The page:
The use of a PhD is to teach you how to do independent research in your field of study and produce results. Beyond that its entirely dependent on the person, would they have a use for another PhD? Maybe, maybe not, what do they intend to do.

    A PhD does not necessarily indicate intelligence either, someone with one PhD can easily produce more significant results then someone with 5.
     
  11. Jul 1, 2012 #10

    chiro

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    Smartness doesn't imply intellect or wisdom.

    You need to define what you mean by smart though. Smart doesn't mean knowing a lot of stuff or even having a lot of analytic ability in my opinion.

    Part of being smart to me is knowing how to see something from a viewpoint other than your own as well as to know when to shutup when you clearly have no idea about something, and let someone who does do their job.

    Being really smart means having insight: in other words it means seeing how all the short-term behaviours and interactions contributes to events very long down the road.

    It also means knowing how to use knowledge wisely and not for the sole benefit of any isolated group of people.

    Lots of people are eternal students that are really smart who observe the world, question the world, and are able to relate to all kinds of people in all circumstances, and are always willing to learn and subsequently put themselves in a position to learn throughout their life.

    A lot of this is non-academic and even though it may have a translation to some academic endeavor, it is usually not necessary for this to take place.

    A lot of these people don't have a lot of formal recognized education, but the important characteristic about these kind of people is that they are willing to learn, and they are willing to continue to learn, observe, and teach others for a great majority of their lives.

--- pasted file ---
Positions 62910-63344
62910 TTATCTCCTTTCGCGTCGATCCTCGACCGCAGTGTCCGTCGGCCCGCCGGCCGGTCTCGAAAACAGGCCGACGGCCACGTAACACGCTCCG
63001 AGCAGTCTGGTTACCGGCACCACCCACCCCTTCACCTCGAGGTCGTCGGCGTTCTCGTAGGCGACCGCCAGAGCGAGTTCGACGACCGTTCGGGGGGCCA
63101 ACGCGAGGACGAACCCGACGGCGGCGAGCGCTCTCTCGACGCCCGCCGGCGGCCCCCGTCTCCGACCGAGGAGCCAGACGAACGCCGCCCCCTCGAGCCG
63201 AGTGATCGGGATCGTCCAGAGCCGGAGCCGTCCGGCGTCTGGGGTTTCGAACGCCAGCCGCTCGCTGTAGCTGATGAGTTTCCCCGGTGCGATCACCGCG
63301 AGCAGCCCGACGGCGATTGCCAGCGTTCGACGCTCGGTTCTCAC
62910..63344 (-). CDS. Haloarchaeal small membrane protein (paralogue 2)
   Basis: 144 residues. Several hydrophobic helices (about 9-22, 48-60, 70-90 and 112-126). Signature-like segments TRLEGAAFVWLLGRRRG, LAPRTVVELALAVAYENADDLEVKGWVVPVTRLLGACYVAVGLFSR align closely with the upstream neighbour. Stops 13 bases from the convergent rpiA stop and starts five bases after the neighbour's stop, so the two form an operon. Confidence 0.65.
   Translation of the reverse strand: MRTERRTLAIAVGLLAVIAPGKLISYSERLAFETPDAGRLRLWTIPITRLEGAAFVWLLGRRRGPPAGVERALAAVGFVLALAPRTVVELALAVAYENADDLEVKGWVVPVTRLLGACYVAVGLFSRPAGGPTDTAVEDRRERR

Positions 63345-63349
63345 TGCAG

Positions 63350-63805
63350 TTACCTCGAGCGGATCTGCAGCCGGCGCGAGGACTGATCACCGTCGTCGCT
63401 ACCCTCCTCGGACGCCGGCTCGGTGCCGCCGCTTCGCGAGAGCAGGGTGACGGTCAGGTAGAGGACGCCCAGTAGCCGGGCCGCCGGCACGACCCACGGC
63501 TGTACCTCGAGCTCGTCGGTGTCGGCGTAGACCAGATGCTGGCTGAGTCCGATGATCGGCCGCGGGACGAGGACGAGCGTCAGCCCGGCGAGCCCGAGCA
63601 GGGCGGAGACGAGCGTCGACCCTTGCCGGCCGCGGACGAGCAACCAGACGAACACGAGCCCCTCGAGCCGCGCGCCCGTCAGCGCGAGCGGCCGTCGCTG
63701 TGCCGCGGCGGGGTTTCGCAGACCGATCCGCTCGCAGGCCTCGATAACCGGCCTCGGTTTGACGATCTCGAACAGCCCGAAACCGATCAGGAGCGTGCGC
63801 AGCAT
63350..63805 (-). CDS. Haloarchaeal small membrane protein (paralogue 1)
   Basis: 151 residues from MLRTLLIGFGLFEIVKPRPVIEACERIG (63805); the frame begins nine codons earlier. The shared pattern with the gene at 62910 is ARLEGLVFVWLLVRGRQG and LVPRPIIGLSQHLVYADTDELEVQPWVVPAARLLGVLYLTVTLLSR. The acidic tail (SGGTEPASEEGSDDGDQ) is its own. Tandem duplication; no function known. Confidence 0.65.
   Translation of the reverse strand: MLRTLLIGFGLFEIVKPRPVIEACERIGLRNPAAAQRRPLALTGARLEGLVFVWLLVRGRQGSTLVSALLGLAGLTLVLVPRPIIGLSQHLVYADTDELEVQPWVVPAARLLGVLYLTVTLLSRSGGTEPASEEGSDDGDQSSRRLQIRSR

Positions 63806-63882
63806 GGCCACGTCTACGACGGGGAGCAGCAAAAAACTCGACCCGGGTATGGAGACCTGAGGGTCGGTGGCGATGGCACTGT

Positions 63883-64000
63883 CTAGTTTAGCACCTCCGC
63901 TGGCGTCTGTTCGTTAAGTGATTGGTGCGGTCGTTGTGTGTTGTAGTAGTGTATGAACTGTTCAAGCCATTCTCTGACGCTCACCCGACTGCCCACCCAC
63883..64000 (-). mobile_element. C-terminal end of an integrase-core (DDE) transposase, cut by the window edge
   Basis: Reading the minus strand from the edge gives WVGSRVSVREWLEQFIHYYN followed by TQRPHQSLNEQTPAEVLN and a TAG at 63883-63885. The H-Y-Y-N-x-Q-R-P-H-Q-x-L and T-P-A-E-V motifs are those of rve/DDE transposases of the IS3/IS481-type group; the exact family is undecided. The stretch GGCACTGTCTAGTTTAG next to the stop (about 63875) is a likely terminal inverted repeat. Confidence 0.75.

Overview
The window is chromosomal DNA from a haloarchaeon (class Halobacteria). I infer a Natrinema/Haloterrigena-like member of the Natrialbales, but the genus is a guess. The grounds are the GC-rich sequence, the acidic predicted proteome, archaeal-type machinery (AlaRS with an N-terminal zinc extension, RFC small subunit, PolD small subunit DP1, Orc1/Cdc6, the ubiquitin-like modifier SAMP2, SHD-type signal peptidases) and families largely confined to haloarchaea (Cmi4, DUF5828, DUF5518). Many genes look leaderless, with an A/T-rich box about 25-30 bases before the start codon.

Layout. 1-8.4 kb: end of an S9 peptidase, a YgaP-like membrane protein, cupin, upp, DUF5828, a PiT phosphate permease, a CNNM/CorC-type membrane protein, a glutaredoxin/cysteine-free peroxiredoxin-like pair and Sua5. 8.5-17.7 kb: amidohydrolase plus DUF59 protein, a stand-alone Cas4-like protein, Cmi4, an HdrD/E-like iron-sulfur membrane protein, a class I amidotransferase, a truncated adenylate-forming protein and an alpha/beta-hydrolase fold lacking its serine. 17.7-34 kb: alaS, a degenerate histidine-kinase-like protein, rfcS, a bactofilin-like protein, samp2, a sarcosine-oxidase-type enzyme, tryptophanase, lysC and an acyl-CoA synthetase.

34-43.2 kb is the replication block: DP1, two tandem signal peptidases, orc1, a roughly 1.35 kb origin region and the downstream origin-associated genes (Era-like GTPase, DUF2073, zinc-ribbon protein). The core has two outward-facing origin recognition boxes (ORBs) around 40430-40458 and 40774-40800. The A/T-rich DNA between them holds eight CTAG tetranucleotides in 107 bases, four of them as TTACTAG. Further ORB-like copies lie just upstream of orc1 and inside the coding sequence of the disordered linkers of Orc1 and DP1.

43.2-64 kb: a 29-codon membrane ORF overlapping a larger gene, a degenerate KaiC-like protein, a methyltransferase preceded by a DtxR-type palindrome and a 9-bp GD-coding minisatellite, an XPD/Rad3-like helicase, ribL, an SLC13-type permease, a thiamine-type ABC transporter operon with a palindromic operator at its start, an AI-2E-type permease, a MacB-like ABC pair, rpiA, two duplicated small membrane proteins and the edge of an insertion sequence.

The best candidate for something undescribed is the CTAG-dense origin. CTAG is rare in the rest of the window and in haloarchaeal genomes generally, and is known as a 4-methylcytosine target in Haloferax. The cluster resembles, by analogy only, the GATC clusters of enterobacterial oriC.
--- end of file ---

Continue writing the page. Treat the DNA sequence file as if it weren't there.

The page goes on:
Their life is a semi-structured research experience, just like the PhD's with the exception that the recognition is a little different and often un-announced.
     
  12. Jul 1, 2012 #11
    so in essnece.... someone that would go for 5 phd's.. would just be "degree chasing" or.. wants to appear to be intelligent... for more egotistical reasons
     
  13. Jul 1, 2012 #12
    You could easily argue that this makes them look stupid. :smile:
     
  14. Jul 1, 2012 #13
    thanks everyone for there imput

    i guess the only reason people would waste all that money and time on 5 phd's for bragging rights and to make them feel superior...lol
     
  15. Jul 2, 2012 #14
    I've never even heard of someone having 5 PhDs. I don't think any of my professors have had more than one.
     
  16. Jul 2, 2012 #15

    Choppy

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    You may want to make sure you're not confusing earned PhDs with honourary PhDs. Universities will often award them in the latter case to people who've not actually completed the requirements for a the PhD, but who have done something significant that the university would like to recognize. For example, Wayne Gretzky was awarded a doctorate of laws from the university of Alberta in 2000. Some people are awarded dozens of such degrees.
     
  17. Jul 2, 2012 #16
    5 PhDs would be rather impressive if they were in very different fields, e.g., Physics, Philosophy, Politics, Art History and Music Performance......though one would still be tempted to shake their head in wonder :rolleyes:
     
  18. Jul 2, 2012 #17

    MathematicalPhysicist

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    I don't find having PhDs in the humanities really impressive, the Physics PhD is more impressive than the rest of the subjects you listed.
     
  19. Jul 2, 2012 #18
    Why not? How different is it to get a PhD in say, art history than in physics?
     
  20. Jul 2, 2012 #19
    This may seem trivial, but I find people to be impressive, rather than their degree(s). A bright mind is such, regardless of the field they chose to immerse their mind in.
     
    Last edited: Jul 2, 2012
  21. Jul 2, 2012 #20
    I worked with some scientists once and they knew a guy who did 2 PhDs (one at Cambridge then a DPhil at Oxford).

    All of them were underwhelmed and said "it means he couldn't find a job after his doctorate and this was the only way he could get a living in the field".